Latest Stories

  1. Staff profile: Gergo Kontos

    Staff profile: Gergo Kontos

    Name: Gergo Kontos

    Age: 27

    Hometown:

    Szolnok, Hungary.  I now live in Leeds, but visit home once or twice a year to see my family.

    How long have been in the UK?

    I moved here when I was 24, so it’s been just over three years

    What were your reasons for choosing to settle in the UK?

    I just felt like England had more to give.

    Who did you come to the UK with?

    I travelled over with a friend of mine

    How did you come to work for Johnsons?

    The friend I travelled over with found me a job at Johnsons, at first through an agency, and I am now employed full-time by the company

    What is your current role within the company?

    I am a senior nursery worker.

    What does a typical day for you at Johnsons consist of?

    I mostly work in the potting shed, but I sometimes drive the tractor, or the dumper, when helping to lift amenity orders.

    Has this been your only role at Johnsons?

    My job and the roles I carry out have varied over the last three years I have been here, and I am happy to work wherever I am needed.

    What’s your favourite thing about working for the company?

    The people that work here are friendly, and this has really helped make my time enjoyable.

    What’s your favourite thing about living in the UK?

    The football! I support Liverpool and enjoy watching the matches on TV. I also like that my girlfriend lives in the UK, and I love the fact that Slash from Guns N’ Roses is English. I love the band and I went to see them live in London two weeks ago.

    What are your ambitions, in work and in life?

    I would love to travel some more, and maybe live In Australia or New Zealand with my girlfriend, but I would come back to Johnsons if I ever returned to the UK. I may end up in Australia or New Zealand once we’ve saved up enough money.

    Posted 29th Jun 5:21pm
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  2. Johnsons recognised for charitable contributions

    Johnsons recognised for charitable contributions

    Johnsons of Whixley has been recognised for its charitable efforts with the receipt of a Plaque of Appreciation from the Easingwold District Lions, marking more than 25 years of working with the organisation.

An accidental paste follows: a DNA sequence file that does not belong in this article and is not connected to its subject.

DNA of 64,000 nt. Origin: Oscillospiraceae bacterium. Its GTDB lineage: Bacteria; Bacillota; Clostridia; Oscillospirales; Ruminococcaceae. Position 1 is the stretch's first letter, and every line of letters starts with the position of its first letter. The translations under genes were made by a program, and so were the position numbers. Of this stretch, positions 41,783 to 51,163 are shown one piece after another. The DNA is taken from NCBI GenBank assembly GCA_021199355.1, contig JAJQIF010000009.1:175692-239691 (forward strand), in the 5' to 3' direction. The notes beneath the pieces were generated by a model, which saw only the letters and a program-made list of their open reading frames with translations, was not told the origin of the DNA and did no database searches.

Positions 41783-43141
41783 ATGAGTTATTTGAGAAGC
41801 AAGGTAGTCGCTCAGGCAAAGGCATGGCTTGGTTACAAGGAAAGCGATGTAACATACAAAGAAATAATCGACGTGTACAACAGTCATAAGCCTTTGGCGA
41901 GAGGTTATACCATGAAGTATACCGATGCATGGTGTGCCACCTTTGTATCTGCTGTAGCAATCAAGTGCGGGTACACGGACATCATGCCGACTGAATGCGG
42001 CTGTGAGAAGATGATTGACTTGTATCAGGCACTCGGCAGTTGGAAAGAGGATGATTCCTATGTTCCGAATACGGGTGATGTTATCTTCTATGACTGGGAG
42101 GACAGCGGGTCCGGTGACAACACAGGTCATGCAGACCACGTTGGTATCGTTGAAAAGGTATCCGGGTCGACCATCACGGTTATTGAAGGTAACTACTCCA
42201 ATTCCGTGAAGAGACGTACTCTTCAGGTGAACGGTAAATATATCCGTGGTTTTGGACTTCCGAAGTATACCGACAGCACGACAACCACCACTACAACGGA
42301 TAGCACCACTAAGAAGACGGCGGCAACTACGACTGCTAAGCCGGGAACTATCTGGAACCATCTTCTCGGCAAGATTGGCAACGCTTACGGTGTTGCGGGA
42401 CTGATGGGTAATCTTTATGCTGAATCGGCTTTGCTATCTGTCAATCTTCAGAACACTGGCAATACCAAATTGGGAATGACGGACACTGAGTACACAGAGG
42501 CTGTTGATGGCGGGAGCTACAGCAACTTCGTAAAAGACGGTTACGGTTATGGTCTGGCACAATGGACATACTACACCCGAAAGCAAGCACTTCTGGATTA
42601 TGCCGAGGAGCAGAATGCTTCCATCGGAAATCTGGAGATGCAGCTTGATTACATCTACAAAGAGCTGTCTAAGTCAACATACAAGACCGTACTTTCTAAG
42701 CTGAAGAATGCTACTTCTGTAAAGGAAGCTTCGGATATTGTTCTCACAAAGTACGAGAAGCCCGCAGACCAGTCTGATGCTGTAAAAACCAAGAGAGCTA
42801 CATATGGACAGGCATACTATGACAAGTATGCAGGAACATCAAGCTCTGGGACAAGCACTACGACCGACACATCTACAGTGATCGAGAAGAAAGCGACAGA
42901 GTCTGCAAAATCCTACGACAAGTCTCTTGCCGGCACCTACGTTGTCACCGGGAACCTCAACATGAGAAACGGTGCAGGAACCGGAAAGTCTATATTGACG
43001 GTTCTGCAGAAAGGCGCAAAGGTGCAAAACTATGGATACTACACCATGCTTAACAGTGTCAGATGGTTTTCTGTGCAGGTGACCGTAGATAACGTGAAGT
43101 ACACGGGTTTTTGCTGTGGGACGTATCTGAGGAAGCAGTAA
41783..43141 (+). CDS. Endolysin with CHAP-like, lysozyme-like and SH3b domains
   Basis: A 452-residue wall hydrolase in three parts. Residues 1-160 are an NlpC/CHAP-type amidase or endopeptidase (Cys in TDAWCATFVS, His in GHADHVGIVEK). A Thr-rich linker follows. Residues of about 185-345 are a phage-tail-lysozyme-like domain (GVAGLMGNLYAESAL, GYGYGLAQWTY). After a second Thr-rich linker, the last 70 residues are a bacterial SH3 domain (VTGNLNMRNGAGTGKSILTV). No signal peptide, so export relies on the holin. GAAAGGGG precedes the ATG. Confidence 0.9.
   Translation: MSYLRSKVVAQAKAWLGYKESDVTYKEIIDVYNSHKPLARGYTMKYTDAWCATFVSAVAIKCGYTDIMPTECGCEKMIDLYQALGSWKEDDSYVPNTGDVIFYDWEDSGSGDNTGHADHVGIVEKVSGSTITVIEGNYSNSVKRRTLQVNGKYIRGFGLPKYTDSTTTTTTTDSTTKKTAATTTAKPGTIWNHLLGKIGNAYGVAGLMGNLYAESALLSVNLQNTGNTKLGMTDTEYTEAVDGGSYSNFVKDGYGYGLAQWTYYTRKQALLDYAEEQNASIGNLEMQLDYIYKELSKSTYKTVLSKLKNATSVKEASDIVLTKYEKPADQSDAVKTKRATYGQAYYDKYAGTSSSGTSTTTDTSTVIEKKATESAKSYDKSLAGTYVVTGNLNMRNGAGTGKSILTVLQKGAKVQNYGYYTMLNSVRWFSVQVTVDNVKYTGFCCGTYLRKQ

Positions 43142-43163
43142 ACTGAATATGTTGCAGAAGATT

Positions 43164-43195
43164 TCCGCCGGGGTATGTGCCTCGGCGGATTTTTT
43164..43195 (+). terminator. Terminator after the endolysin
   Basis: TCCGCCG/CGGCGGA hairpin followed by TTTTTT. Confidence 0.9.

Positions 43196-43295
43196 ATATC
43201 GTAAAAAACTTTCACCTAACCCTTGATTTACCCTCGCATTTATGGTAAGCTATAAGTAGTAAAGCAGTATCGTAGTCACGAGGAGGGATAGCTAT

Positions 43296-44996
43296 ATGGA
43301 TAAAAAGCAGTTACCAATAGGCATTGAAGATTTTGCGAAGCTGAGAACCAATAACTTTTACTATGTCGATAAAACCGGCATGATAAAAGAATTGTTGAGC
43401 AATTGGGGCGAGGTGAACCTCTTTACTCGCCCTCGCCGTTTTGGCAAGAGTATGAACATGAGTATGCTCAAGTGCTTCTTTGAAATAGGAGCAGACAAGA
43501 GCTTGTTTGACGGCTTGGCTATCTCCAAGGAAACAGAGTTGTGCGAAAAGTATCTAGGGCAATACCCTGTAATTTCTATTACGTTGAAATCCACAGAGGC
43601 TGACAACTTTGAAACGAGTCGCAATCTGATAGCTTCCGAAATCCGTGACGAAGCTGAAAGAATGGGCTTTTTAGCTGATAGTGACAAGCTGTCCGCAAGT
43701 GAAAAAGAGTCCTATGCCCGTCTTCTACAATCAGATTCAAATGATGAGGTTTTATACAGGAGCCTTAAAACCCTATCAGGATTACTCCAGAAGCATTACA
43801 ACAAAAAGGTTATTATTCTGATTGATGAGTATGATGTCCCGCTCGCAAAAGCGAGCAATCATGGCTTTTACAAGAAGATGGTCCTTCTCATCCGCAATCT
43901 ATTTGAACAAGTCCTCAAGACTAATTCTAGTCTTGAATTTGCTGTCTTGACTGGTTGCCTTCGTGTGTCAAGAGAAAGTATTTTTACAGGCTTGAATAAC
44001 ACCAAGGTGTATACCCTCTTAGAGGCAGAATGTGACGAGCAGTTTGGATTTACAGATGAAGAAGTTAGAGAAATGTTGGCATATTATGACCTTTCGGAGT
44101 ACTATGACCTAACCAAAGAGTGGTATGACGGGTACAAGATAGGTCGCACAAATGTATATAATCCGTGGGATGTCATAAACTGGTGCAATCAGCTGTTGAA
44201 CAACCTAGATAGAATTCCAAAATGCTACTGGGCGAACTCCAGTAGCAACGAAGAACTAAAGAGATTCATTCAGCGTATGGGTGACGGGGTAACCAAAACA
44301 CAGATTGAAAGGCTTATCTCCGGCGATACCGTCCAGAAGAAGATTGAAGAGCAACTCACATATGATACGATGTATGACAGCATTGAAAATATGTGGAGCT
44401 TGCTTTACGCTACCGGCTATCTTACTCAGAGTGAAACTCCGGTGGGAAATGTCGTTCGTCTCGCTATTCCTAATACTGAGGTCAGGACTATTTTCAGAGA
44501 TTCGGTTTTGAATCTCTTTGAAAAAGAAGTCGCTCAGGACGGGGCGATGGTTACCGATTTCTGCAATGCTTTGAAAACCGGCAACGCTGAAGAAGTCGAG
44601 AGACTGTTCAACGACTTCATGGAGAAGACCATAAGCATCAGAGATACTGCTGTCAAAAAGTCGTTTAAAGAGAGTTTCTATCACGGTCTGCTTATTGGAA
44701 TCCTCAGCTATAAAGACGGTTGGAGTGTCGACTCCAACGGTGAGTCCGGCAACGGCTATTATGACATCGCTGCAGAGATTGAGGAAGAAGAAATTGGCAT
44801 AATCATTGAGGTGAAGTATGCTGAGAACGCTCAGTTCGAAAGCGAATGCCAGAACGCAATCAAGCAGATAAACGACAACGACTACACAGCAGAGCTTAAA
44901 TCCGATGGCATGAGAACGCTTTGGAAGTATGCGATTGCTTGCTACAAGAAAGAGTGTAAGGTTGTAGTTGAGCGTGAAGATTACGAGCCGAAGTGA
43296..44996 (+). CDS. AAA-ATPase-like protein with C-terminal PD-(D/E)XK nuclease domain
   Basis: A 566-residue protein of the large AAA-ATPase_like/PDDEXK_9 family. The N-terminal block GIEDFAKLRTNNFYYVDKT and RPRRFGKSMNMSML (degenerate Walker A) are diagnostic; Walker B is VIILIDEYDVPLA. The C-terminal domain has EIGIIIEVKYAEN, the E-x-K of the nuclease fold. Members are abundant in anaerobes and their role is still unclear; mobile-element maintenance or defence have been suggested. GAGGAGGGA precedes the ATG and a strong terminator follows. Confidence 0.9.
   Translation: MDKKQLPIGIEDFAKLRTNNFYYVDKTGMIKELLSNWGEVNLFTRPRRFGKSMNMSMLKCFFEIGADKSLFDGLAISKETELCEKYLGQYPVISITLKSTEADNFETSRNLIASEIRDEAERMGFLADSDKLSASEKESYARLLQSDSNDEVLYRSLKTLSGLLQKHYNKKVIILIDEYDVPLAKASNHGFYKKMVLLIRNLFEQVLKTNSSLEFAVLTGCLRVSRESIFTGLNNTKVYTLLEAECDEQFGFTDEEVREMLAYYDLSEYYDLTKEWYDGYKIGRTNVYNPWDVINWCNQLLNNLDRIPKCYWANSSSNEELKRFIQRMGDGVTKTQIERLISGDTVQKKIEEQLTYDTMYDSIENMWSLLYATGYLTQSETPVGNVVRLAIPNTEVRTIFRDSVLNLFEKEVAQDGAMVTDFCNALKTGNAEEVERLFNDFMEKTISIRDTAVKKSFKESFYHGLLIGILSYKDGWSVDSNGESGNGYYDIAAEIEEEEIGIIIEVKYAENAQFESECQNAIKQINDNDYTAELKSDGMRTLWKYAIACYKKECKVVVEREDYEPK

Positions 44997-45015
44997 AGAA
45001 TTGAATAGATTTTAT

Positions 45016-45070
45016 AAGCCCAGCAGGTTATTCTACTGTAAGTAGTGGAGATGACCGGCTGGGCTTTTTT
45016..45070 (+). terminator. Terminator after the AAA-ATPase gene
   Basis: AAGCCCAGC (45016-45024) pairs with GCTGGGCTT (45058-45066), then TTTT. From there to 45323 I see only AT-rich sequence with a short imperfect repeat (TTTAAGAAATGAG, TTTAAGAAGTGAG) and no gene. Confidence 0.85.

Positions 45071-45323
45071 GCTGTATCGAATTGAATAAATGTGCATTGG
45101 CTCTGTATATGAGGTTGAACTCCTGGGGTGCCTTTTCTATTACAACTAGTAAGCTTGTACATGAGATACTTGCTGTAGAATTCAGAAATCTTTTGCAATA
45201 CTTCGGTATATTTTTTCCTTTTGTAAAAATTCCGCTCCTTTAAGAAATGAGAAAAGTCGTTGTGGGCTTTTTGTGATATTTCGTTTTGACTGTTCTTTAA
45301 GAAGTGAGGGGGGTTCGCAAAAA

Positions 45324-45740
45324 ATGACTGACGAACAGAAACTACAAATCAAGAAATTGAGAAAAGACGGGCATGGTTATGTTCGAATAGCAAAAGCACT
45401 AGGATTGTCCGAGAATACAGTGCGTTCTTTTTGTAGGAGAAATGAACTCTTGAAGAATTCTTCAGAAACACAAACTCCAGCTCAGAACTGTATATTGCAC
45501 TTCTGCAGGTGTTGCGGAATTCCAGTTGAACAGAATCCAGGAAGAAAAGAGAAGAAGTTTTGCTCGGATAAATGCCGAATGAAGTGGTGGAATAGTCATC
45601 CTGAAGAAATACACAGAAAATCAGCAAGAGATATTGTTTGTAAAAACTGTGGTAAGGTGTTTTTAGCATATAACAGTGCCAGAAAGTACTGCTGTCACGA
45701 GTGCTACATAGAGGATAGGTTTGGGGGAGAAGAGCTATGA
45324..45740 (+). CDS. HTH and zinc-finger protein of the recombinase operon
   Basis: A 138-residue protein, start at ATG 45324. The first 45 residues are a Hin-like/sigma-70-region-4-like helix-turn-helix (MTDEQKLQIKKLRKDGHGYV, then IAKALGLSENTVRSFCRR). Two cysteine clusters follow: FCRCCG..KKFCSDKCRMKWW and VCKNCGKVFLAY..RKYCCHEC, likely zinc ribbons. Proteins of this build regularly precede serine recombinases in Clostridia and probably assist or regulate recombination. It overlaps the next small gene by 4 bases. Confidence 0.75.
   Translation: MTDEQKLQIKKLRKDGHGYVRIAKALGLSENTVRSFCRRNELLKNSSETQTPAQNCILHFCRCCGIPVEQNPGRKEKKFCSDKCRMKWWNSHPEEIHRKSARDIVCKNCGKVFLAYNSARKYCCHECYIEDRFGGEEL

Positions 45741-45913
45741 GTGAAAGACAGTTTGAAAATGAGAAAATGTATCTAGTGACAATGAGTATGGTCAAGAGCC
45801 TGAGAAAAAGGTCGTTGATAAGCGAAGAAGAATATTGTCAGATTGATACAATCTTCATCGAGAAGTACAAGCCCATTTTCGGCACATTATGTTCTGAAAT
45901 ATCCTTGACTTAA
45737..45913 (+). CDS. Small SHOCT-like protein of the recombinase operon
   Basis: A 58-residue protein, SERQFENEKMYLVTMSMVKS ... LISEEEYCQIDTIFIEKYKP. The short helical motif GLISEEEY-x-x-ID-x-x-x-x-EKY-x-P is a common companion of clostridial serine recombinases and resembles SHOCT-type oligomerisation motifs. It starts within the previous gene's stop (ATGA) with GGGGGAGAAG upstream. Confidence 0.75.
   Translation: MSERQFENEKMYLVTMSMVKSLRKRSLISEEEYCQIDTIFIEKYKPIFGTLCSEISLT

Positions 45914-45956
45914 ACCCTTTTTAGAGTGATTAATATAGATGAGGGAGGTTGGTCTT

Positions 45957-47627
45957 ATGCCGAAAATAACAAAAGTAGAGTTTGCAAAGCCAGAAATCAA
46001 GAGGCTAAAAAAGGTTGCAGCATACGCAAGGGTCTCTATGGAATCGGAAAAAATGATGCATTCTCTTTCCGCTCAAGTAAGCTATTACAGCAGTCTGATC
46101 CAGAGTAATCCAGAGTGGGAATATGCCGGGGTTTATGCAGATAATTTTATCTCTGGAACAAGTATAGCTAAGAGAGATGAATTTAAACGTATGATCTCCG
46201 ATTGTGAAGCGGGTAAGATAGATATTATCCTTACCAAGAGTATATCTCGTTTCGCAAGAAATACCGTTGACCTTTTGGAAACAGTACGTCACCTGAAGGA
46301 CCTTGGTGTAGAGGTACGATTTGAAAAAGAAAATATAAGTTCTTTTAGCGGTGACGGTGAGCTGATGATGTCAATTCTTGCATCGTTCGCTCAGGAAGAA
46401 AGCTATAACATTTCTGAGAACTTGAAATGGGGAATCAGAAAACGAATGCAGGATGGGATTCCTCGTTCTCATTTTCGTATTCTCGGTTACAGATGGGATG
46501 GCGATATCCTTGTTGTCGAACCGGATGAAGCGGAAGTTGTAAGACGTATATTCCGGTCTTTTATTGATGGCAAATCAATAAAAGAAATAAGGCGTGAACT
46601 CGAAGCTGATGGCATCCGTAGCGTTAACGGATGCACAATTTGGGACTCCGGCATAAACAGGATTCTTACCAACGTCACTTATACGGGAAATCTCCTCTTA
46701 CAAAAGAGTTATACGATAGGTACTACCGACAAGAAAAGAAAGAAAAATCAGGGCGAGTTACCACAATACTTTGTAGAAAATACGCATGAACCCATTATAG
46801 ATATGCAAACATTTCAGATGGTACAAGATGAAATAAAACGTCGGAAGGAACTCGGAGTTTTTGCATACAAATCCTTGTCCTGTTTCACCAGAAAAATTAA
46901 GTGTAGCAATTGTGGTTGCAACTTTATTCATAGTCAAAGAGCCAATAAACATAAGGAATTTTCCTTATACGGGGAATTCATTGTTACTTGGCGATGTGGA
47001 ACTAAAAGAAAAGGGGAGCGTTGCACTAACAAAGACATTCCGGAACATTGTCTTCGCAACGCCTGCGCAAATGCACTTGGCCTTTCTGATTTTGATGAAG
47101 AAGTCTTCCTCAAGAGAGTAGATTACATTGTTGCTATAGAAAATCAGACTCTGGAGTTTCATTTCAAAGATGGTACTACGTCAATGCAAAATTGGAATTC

Easingwold District Lions is a part of Lions International, the largest volunteering organisation in the world, with more than 46,000 clubs and 1.35 million members across its global network.

    Johnsons first started working with the Lions in 1990, when senior organiser Ray Thomas met Johnsons’ then managing director Andrew Richardson at a professional function.

    Since then, the nursery has donated plants each year to the Easingwold District Lions Summer Fayre, and is one of the organisation’s proudest and longest-standing supporters.

    Johnsons’ most recent donation of plants and flowers was seen at the Lions’ annual Summer Fayre, which took place at Easingwold Market Place on Saturday 24 June.

    Johnsons of Whixley group account managing director, Graham Richardson, said: “We are proud to work with such a fine charitable organisation, which does wonderful work in our local communities and overseas.

    “All of us at Johnsons feel extremely proud to receive this Plaque of Appreciation, recognising our contributions over the last two and a half decades, and we look forward to contributing further in the years ahead.”

    Recent projects undertaken by the Lions include the donation of 250 high-visibility tabards to a local primary school, to help pupils stay safe on school trips and walks. The organisation also works further afield, and earlier this year a representative volunteered their expertise as a dental hygienist in schools across equatorial Africa.

    Meanwhile, Johnsons has once again lent its support to the York Cares employee-volunteering charity.

    Earlier this month, more than 250 volunteers from across the city helped renovate outdoor space at York’s Tang Hall Community Centre, as it continues its transformation into a vibrant community hub for social enterprise and inclusion.

    Volunteers took part in a range of tasks including converting the basketball court into a multi-purpose outdoor space, creating a food growing and herb garden and a raised bed seating area. Johnsons was pleased to support the project through a significant donation of plants.

    Posted 28th Jun 9:05am
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  3. Staff Profile: Laszlo

    Staff Profile: Laszlo

    Meet our Potting Supervisor Laszlo – he’s been working at Johnsons of Whixley for four years, after moving to the UK from his hometown in Hungary.

    In his profile, Laszlo talks about what he enjoys about working at our nursery, what brought him to the UK and what he likes about living here.

     

    This is the first of a number of profiles from our staff who have moved to the UK after living in other European countries.  

     

    Name: Laszlo Csanyi

    Age: 20

    Hometown :  Baja, Hungary

     

    How long have been in the UK?

    Four Years

     

    What were your reasons for choosing to settle in the UK?

    My older brother and father came over to the UK in February 2014 to work. After they had being living in the UK for a while my mum, myself and my younger brother and sister moved over here. My parents sold everything back home to live and work here.

     

    Who did you come to the UK with?